Israel Seeks Spot on UN Security Council
Israel is stepping up diplomatic efforts to win a rotating seat on the United Nations Security Council (UNSC) for the 2019–2020 term. The move marks a proactive shift in longstanding Israeli policy: After years of spurning the UN because of its continued anti-Israel bias, Israeli leaders now want to try to effect change from within.
A successful bid would represent a significant victory for Israel, the only country in the Middle East that has never sat on the UNSC. It would confer Israel with international status, recognition, and respect at a time when the Palestinians and their supporters are working assiduously to delegitimize and isolate the Jewish state.
Both the United Nations Educational, Scientific and Cultural Organization (UNESCO) and the Security Council itself passed resolutions that deny a Jewish connection to Jerusalem. The resolutions are part of an ongoing anti-Israel propaganda war to rewrite history and promote the narrative that the Temple Mount and adjoining Western Wall are Muslim, not Jewish.
The Security Council, the most powerful organ of the United Nations, is composed of five permanent members (China, France, Russia, the United Kingdom, and the United States) and 10 nonpermanent members elected for two-year terms.
The nonpermanent seats are divided among five regional blocs: one country from Eastern Europe, two from the Latin American and Caribbean Group, five from Africa and Asia, and two from the Western European and Others Group (WEOG)—which includes Israel.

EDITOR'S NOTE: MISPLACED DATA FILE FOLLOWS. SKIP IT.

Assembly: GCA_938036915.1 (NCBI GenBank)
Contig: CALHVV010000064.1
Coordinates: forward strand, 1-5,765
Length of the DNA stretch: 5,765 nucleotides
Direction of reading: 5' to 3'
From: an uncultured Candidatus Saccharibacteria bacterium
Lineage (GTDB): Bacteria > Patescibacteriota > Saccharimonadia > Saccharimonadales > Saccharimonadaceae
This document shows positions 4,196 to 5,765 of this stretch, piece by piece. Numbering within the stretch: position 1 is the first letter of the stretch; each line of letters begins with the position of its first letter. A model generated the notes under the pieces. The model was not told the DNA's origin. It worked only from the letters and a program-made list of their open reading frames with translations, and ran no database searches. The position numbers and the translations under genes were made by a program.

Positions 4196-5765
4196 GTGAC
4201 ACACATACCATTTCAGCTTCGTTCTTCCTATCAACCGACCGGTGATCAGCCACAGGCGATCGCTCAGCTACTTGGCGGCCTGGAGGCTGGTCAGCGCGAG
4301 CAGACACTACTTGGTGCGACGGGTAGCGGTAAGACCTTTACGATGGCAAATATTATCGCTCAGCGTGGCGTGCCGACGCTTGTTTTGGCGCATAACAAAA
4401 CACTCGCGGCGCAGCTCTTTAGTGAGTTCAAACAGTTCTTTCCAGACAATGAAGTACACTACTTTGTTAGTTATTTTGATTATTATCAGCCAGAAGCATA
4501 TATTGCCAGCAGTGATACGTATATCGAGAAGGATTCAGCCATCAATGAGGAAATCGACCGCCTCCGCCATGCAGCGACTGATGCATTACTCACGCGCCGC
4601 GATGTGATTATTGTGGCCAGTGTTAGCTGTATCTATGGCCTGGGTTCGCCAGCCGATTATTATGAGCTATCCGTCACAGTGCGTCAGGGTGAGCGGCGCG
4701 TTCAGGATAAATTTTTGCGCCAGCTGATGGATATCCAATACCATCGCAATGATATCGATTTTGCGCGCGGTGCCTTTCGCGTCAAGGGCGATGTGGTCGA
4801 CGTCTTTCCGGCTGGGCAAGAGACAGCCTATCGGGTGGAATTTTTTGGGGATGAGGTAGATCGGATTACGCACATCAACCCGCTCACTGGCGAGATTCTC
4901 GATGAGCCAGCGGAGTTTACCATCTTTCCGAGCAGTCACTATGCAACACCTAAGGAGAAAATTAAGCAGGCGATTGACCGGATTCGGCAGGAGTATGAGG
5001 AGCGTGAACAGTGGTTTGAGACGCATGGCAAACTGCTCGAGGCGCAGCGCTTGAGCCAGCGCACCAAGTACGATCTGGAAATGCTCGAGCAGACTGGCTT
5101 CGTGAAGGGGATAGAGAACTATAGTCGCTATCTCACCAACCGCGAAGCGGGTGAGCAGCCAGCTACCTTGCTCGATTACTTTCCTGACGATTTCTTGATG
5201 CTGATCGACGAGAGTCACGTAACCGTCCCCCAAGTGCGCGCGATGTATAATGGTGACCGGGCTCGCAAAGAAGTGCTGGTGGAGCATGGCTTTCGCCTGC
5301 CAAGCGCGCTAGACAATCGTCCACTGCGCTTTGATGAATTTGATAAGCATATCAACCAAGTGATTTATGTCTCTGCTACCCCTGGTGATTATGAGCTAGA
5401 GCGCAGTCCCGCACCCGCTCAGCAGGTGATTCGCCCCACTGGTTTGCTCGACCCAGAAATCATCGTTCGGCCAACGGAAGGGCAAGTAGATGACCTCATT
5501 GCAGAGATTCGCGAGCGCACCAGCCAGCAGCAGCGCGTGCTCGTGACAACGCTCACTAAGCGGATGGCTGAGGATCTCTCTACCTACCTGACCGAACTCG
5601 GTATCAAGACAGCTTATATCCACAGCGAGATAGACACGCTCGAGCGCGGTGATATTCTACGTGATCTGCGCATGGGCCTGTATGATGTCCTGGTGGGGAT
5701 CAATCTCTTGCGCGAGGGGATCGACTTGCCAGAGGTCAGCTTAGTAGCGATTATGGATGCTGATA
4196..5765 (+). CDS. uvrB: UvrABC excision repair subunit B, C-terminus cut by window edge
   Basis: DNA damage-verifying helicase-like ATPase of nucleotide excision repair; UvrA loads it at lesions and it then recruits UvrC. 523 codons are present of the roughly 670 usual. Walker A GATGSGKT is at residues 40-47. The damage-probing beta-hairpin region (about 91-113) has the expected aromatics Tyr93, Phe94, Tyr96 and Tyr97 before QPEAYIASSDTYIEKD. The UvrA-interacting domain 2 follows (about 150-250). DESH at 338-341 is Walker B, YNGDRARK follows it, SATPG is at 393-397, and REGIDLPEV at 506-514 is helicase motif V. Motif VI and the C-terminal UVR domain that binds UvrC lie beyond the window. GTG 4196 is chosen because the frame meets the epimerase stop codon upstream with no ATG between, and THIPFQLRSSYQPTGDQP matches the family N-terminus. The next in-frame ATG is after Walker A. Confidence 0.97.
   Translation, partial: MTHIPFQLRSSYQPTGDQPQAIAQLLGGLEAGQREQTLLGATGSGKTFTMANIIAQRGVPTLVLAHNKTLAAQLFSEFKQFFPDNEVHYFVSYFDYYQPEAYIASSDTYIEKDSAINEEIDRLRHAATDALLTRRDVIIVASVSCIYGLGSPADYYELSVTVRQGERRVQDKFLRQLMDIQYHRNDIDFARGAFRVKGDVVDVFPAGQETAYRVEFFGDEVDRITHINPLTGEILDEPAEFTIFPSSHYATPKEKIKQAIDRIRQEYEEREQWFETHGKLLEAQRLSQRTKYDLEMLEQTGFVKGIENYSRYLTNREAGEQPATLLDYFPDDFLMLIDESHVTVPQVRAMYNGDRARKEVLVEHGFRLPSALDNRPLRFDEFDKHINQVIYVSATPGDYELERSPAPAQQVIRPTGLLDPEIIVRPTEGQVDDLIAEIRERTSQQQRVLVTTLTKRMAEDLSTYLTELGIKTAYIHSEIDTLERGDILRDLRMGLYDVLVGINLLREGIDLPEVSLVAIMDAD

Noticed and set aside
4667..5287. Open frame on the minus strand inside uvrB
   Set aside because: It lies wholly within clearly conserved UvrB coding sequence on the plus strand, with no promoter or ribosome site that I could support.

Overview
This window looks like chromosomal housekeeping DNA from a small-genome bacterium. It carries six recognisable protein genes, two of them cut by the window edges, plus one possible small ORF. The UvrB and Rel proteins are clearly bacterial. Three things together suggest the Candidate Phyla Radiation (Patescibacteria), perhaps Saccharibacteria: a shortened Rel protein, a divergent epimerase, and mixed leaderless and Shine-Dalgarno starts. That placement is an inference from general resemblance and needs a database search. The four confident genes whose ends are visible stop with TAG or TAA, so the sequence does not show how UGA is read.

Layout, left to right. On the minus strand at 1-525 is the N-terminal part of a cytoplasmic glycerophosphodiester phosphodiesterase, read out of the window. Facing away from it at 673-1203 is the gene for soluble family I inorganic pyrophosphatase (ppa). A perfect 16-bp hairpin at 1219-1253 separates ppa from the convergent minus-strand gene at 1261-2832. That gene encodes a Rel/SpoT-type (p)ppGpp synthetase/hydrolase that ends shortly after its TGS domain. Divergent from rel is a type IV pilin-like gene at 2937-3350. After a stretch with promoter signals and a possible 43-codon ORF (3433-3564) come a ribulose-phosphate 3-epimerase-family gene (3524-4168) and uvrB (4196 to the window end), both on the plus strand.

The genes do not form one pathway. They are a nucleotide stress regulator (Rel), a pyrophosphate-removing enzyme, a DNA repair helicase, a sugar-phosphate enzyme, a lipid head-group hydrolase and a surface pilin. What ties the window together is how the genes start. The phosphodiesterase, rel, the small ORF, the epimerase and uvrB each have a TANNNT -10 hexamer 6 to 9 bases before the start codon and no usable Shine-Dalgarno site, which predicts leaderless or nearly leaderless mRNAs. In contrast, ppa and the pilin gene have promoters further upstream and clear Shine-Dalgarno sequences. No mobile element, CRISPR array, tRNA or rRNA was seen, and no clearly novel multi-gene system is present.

To win a seat on the UNSC, a country needs at least a two-thirds majority in the General Assembly or support from approximately 130 countries. Elections will be held in 2018 for five nonpermanent seats on the council for two-year mandates that begin on January 1, 2019.
During a recent state visit to Kazakhstan, Israeli Prime Minister Benjamin Netanyahu asked Kazakh President Nursultan Nazarbayev for help in getting Israel elected to the council. “We helped you get accepted as a member of the Security Council, and now we are asking you to help us be a member of the council, as well,” Netanyahu said at a joint press conference at the presidential palace in the Kazakh capital of Astana. Kazakhstan began its two-year term in
Israel first announced its intention to pursue a seat in September 2005, a month after it unilaterally withdrew from the Gaza Strip. But 2019 was the first year in which both WEOG slots were not already claimed by other countries.
As an interim step, and following tireless efforts by the Israeli delegation to the UN, Israel was elected in June 2016 to chair the UN’s legal committee, which plays an important role in shaping international law. It is the first time Israel has headed one of the UN’s six permanent committees since joining the organization in 1949.
If history is any indication, however, Israel’s efforts to obtain a seat on the UNSC will be opposed by Arab and Islamic countries, which form a powerful voting bloc that equals a quarter of the General Assembly’s 193 members.
Israeli Ambassador to the United Nations Danny Danon is undeterred: “Our intention to be on the Security Council is very important to us. It is another glass ceiling that we hope to shatter. This council is the UN’s most important institution, and it plays a key role in safeguarding international peace and security. Just as we insist that Israel must be treated equally throughout the UN, this is true as well for the Security Council.”